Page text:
Search for Air France 447 to resume

air france 447 searchFrench air accident investigators announced yesterday that search teams will return to a remote region of the Atlantic to resume the search for Air France Flight 447 in early 2011. Officials from the airline and the investigative agency recently met with families of the passengers on board that flight, who urged them to continue the search for the missing plane. Those families have lingering questions about what happened to their loved ones and why the plane went down under mysterious circumstances.

On June 1st, 2009, Flight 447 took off from Rio de Janeiro, Brazil on a trip to Paris, France. While crossing the Atlantic Ocean, the Airbus A330-200 encountered stormy weather and was never heard from again. There were 228 passengers on board at the time of the crash. The planes two flight recorders have never been recovered and little wreckage was ever found either.

This will be the fourth search team sent to the region where the plane is believed to have gone down. Previous searches have garnered few results in part because of the remote nature of the crash site. It will take two to four days by ship just to get to the location where the plane is believed to have gone down. Past searches have been hampered by underwater mountains, deep trenches, and thousands of miles of ocean.

The search is scheduled to resume in February of next year with investigators hoping to not only discover the wreckage, but also solve the mystery of why the plane crashed in the first place.

[Photo credit: Pawel Kierzkowski via WikiMedia]

2009 was a relatively safe year for air travel

Yes – I know 2009 is not over for everyone just yet, but assuming nothing bad happens tonight, we’ll be able to say farewell to a year that was relatively safe for air travel.

In 2009, there were 111 accidents involving commercial aircraft. Of those accidents, 20 were fatal to one or more passengers.

The average from the past ten years was 135 accidents, 28 of which were fatal. Looking at the figures for the past three years, air travel is amazingly safe – only one accident for every 1.7 million flights.

In 2009, there were several major accidents – the largest of course involving Air France flight 447 which dropped into the ocean 350 miles off the coast of Brazil. The cause of this crash is still under investigation, and the black box has not been retrieved.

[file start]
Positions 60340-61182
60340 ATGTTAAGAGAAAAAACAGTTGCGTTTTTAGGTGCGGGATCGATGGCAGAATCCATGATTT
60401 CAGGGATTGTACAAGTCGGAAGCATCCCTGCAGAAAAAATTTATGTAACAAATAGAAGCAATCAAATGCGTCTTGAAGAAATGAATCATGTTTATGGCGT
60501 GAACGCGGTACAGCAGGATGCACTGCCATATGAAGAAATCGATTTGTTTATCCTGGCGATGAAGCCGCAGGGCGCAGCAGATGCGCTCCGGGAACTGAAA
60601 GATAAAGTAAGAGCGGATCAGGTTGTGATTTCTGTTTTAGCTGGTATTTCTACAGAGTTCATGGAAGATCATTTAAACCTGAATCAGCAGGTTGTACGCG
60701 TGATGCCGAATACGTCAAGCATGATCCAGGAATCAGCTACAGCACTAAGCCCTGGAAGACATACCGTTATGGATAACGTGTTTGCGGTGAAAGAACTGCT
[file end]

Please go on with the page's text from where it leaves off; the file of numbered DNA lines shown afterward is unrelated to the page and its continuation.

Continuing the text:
In the United states, the worst accident happened back in February when a Colgan Air turbo prop crashed into a Buffalo home, killing all 49 people on board, plus one person on the ground. The Buffalo crash has thankfully helped create some more attention for pilot working conditions, and improved training.

Of course, the Hudson river incident is the one that will probably stick with us the longest.

We were just 15 days into 2009 when Captain Chesley Sullenberger ditched his US Airways Airbus A320 into the Hudson river. Everyone on board was able to evacuate the plane, and with just a few minor injuries, this accident was a fantastic piece of news for an otherwise gloomy and depressing January. This accident also showed the power of social media, as Twitter was the source of the first news and photos from the crash.

(Sources: NLR-Air Transport Safety Institute / Telegraaf)

Air France Airbus hits severe turbulence 10 miles from doomed aircraft location

Here is a scary piece of aviation mystery – On November 29th, Air France flight 445 from Paris to Rio had to make an emergency descent after hitting severe turbulence. Now, bad turbulence is something any air passenger will have to deal with at least once in their life. It isn’t fun, but it usually goes away after 10-20 minutes.

In the case of this Air France flight, things get a tad more spooky – the bad turbulence was almost in the exact same spot as where Air France flight 447 crashed back in June. And since investigators don’t know the exact cause of that crash, they are paying very close attention to the events experienced by flight 445 as they may help provide clues about the doomed plane.

When the severe turbulence started, the pilots sent out a mayday, and descended by about 5,000 feet. After 30 minutes of turbulence, they plane entered smoother skies, and continued on to Rio with its 215 passengers.